Morocco, a nation known for its rich history, stunning landscapes, and vibrant culture, has been struck by tragedy as it grapples with the aftermath of its deadliest earthquake in decades. On the night of September 9, 2023, at precisely 11:11 pm (2211 GMT), a powerful 6.8-magnitude earthquake rocked a mountainous region just 72 kilometers (45 miles) southwest of the popular tourist destination, Marrakesh. The quake’s epicenter was in Al-Haouz province, sending shockwaves felt as far as the coastal cities of Rabat, Casablanca, and Essaouira.
This seismic event, the most powerful ever recorded in Morocco, has claimed the lives of over 1,000 people, according to the latest figures from the interior ministry. The majority of the casualties occurred in Al-Haouz, the epicenter, and Taroudant provinces. In addition to the tragic loss of life, 1,204 people have been reported injured, with 721 in critical condition.
Rescue efforts are underway, with brave individuals working tirelessly to find survivors amidst the rubble of collapsed houses. In the mountain village of Moulay Brahim, near the epicenter, residents are digging graves for the victims, a heartbreaking testament to the scale of the disaster.
Faisal Badour, an engineer in Marrakesh, shared his experience of the earthquake’s terrifying force. “There are families who are still sleeping outside because we were so scared of the force of this earthquake. The screaming and crying was unbearable,” he said.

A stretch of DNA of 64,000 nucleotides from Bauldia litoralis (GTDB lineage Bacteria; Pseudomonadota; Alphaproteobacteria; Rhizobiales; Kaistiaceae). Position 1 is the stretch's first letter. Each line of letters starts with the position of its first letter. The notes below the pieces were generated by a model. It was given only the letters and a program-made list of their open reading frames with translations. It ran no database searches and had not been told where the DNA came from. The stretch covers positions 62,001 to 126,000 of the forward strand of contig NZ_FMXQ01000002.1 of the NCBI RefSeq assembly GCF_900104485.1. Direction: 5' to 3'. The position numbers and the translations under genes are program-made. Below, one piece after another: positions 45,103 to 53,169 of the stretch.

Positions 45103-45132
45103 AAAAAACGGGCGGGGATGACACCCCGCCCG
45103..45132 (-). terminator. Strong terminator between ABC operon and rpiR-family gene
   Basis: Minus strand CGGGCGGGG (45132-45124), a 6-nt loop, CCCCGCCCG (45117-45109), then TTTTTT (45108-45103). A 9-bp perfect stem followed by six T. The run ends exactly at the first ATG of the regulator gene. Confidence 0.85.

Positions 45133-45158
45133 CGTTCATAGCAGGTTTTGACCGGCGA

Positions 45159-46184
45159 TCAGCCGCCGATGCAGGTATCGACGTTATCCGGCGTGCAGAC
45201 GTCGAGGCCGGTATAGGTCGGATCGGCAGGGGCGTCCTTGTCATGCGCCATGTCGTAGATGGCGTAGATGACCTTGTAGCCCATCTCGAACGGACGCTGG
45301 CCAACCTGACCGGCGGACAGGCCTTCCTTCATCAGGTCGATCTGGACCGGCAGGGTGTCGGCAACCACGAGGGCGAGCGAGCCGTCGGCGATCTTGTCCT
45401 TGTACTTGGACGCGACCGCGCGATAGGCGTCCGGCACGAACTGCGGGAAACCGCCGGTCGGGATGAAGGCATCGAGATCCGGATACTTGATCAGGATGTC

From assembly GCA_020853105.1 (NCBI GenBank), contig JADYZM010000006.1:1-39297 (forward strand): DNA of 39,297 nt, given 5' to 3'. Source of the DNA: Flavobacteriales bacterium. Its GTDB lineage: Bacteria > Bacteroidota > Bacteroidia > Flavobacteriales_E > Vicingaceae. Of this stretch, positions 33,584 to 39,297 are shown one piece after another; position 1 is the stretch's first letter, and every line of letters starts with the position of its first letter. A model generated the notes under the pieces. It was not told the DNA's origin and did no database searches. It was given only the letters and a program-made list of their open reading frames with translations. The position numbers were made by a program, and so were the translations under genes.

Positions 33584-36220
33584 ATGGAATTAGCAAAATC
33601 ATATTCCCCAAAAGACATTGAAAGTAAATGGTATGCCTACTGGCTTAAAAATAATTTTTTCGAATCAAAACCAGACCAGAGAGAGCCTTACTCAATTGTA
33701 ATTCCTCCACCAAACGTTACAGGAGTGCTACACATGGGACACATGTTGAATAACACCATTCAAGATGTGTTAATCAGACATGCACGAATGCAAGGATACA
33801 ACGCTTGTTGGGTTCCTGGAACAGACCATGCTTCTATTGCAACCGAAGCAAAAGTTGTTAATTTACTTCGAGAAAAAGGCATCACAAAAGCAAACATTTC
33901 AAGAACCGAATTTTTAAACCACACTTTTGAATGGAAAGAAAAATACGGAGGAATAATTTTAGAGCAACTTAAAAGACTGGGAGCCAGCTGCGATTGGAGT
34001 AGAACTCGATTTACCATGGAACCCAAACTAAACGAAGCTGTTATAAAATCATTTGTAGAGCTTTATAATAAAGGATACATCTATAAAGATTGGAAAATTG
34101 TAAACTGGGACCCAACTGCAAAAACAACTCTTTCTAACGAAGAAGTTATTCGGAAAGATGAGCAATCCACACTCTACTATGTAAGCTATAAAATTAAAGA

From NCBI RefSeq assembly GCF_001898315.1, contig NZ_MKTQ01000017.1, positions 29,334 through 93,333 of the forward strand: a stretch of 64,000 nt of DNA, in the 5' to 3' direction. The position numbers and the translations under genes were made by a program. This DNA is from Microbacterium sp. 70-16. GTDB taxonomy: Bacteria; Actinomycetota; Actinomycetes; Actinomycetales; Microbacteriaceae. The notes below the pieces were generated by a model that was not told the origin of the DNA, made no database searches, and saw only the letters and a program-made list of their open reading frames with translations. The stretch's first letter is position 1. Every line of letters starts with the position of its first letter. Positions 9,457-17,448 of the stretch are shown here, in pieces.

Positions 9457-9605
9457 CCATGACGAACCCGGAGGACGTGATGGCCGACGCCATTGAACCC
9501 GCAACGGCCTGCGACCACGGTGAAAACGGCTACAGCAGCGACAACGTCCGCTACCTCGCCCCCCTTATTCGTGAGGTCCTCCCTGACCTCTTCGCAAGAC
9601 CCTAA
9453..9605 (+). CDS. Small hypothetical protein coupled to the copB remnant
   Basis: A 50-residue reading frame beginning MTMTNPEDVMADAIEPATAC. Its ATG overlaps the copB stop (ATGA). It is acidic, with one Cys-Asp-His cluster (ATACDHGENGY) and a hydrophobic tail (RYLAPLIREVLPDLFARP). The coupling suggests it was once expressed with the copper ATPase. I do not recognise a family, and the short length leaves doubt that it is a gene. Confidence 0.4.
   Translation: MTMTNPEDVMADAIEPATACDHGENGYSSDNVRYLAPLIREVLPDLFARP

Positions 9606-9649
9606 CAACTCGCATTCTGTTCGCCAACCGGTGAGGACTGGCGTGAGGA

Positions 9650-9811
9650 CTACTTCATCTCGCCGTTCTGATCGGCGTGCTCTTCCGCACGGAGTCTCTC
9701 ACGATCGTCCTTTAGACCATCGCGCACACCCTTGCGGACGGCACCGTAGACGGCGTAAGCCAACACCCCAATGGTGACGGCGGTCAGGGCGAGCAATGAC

The impact of the earthquake extended beyond the loss of life and injuries. Marrakesh’s historic Jemaa el-Fna square saw part of a minaret collapse, and people flocked to the square, fearing aftershocks. Tourists like Mimi Theobold, a visitor from England, described the moment when the quake struck as tables shook and plates flew.
Foreign leaders have expressed their condolences and offered assistance, including Israel, with which Morocco normalized relations in 2020. US President Joe Biden, Chinese leader Xi Jinping, and Pope Francis all conveyed their sympathies to the Moroccan people during this difficult time.
This earthquake serves as a grim reminder of the region’s vulnerability to seismic activity. In 2004, another deadly quake struck northeastern Morocco, claiming hundreds of lives, and in 1960, Agadir was devastated by a magnitude 6.7 earthquake, resulting in over 12,000 fatalities. Neighboring Algeria also felt the tremors, but fortunately, no damage or casualties were reported there.
As Morocco grapples with this tragedy, its people unite in their resilience, determination, and the hope of rebuilding their lives in the face of immense loss and destruction. The international community stands in solidarity with Morocco during this challenging period, offering support and condolences to a nation reeling from the effects of nature’s relentless power.
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